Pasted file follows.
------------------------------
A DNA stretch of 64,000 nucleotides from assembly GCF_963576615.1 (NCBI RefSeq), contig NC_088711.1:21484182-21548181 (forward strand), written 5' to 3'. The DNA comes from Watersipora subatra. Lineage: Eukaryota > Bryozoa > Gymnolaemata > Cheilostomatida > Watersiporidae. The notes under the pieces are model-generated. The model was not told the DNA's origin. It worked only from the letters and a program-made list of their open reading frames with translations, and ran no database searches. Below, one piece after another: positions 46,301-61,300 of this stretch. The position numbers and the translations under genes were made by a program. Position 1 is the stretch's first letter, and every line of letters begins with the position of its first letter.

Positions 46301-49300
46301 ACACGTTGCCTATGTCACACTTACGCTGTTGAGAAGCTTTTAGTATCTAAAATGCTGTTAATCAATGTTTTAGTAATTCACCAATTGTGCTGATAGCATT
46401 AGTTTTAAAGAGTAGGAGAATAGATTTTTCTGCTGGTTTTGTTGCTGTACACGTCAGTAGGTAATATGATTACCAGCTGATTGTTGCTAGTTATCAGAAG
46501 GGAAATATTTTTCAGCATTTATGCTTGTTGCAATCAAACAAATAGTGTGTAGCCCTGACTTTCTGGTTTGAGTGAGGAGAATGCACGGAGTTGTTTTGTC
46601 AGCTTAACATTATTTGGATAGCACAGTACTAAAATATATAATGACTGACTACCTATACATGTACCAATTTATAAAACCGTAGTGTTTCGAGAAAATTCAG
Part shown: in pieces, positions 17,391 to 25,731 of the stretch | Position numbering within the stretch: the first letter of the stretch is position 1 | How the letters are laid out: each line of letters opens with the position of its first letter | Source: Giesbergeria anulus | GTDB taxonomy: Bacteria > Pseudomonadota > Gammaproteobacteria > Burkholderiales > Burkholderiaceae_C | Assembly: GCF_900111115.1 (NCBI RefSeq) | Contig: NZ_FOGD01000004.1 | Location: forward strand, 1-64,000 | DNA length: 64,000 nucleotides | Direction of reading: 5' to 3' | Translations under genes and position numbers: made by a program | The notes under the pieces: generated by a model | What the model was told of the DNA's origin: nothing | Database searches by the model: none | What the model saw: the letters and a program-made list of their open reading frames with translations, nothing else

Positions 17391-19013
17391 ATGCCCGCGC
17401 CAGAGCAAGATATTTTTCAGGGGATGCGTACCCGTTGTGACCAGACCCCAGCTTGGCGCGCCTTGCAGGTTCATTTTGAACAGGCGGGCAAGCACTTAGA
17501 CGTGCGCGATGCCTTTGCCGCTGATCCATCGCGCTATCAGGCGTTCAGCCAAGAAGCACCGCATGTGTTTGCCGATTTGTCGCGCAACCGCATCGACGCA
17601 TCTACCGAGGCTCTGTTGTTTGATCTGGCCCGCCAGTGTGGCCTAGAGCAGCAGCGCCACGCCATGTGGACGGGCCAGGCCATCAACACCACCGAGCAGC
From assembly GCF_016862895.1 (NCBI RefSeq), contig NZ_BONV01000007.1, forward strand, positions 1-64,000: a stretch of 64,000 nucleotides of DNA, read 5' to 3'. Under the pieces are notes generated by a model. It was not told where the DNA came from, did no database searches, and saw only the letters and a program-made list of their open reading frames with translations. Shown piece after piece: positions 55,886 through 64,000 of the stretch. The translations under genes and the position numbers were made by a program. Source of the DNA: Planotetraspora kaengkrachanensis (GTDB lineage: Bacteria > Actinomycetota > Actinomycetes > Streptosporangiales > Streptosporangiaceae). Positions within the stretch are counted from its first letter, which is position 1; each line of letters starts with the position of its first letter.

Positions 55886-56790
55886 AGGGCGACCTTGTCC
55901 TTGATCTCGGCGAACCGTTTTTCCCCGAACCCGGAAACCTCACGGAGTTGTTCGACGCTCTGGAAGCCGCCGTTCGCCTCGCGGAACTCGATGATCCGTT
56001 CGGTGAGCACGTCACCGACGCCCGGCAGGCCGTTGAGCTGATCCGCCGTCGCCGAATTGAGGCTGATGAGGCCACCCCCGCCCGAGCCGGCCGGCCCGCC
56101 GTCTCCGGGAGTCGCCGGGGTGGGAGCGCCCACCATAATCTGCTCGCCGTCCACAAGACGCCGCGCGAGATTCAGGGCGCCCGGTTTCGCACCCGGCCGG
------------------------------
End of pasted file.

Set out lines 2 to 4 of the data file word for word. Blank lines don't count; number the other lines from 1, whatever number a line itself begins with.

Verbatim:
Positions 46301-49300
46301 ACACGTTGCCTATGTCACACTTACGCTGTTGAGAAGCTTTTAGTATCTAAAATGCTGTTAATCAATGTTTTAGTAATTCACCAATTGTGCTGATAGCATT
46401 AGTTTTAAAGAGTAGGAGAATAGATTTTTCTGCTGGTTTTGTTGCTGTACACGTCAGTAGGTAATATGATTACCAGCTGATTGTTGCTAGTTATCAGAAG